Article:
For all the hype, I was disappointed with Fringe’s pilot episode. Not that I didn’t like it, but all the promotion had me with higher expectations. It has been described as “X-Files meets House meets Lost”. The cost of making the pilot, which was ten million, has been a big a deal. And really, everything now tied to J.J. Abrams is highly anticipated. I think Kevin Smith said once that Abrams basically saved prime-time tv.
The “X-Files meets House meets Lost” description is not just a hyped promotion, it’s almost literal, and that’s one of the problems with the pilot; it’s trying to be all those shows at the same time, in an hour and a half episode. It’s like the show has an identity crisis.
We already knew that the episode was going to involve something bad happening in a airplane. There’s no crashing in an island, but a guy infects the passengers with some freaky compound, making their skin almost liquid and translucent. FBI agent Olivia Duhham and agent Scott start investigating the case and end up chasing a guy through a storage unit place. The suspect uses his cellphone and creates an explosion almost killing agent Scott.
What happens next is basically the plot of the episode. Agent Scott ends up having the same “disease” that the passengers have and the only one who can help them is Dr Bishop. But agent Dunham needs to contact first his son, Peter Bishop, played by the Dawson Creek actor. The problem is that Dr Bishop is insane and did spooky secret goverment stuff that he can’t even remember.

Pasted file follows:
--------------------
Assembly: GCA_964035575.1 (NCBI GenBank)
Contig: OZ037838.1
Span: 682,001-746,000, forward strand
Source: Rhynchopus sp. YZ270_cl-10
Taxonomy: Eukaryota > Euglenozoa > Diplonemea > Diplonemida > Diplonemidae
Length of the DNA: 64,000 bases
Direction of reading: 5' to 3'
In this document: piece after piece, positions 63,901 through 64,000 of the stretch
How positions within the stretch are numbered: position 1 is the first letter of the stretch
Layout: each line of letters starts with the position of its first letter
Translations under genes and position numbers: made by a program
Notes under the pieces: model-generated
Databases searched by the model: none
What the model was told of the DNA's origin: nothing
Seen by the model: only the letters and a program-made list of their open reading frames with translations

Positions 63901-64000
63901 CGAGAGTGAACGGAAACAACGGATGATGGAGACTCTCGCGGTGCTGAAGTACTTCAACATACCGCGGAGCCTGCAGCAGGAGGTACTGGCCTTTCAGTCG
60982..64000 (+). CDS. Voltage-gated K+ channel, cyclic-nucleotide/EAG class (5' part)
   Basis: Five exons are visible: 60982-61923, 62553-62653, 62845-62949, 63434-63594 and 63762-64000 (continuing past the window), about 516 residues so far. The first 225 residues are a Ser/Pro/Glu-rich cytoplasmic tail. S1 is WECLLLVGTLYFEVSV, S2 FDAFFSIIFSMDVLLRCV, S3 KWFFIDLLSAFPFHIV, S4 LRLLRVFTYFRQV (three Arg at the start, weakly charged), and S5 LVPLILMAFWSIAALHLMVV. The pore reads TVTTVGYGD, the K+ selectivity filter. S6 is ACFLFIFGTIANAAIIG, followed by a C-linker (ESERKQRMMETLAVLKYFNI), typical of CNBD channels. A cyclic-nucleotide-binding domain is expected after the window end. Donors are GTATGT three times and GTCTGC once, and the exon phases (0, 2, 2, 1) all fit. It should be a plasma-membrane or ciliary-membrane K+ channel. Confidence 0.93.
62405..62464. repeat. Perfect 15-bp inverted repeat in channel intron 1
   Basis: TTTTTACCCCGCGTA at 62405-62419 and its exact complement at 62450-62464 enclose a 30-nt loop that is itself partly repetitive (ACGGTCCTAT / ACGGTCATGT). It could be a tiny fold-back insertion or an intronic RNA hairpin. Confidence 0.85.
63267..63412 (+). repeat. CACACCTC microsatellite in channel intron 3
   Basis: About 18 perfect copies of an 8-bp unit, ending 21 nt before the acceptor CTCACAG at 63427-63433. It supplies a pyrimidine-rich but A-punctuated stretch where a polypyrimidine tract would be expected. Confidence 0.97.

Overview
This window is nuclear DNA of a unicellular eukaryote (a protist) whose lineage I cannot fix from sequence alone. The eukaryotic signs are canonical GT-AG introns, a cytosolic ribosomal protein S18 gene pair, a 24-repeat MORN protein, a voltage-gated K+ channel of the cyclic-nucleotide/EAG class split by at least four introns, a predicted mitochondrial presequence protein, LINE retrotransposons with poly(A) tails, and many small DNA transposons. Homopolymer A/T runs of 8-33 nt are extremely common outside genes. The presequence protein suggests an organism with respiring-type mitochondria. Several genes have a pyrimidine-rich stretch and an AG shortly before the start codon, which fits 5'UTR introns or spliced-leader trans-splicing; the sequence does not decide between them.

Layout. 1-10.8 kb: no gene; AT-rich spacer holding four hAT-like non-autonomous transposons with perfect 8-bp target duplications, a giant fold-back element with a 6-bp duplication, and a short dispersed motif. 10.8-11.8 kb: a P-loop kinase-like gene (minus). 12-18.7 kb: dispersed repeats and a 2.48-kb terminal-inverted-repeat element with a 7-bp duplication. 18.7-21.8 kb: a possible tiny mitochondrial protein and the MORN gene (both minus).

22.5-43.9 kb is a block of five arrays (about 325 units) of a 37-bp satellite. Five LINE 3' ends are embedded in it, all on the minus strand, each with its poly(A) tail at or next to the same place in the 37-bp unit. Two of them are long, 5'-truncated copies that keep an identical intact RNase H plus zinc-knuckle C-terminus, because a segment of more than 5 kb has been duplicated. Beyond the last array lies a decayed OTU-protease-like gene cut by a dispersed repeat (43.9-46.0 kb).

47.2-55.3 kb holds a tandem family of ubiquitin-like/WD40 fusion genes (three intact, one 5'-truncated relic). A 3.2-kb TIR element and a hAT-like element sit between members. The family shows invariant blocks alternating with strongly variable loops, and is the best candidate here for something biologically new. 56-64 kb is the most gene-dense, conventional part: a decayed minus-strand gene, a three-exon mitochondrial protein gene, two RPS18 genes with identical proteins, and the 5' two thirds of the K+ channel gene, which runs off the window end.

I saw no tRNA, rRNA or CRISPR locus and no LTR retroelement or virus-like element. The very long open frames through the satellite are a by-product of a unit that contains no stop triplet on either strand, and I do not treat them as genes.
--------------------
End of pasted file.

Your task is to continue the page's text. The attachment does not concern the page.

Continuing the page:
From there on, the story starts getting a little too fast for me. The Dr gets a lab, we get to see, not surprisingly, that agent Dunham and Peter Bishop have the hots for each other, and they catch the guy who spread the airborne compound in the flight. The shows’ premise, which is that it’s about “fringe” science, or “pseudo” science, is explained by it’s own characters. I found that kind of funny.
Eventually they get to a “fringe” science scene, where agent Dunham subjects herself to Dr Bishop’s last solution scenario injecting her with acid -yes, the hippie drug- and putting her in some liquid to “tap” into agent Scott’s conscience. The scene reminded me a little of the movie The Cell.
By the end of the episode we’re revealed that agent Scott is not who we thought. There’s a final and third chase scene, this time a car chase. (This is probably where most of the 10 million ended up) Agent Scott dies.
For us that are already fans of Abrams and shows like Lost, we will probably keep watching it, but I suspect that newcomers where thrown off by the pilot. It’s a hodgepodge of sci-fi television that’s maybe too much. I suspect that other things happening in the background where not caught. Things like the Massive Dynamic freaky company, the cryptic last scene where we hear, “How long has he been dead?” she asks. “Five hours,” the intern replies. “Question him,” she commands.
So yeah, the pilot kind of sucked, but Fringe promises to be a great show.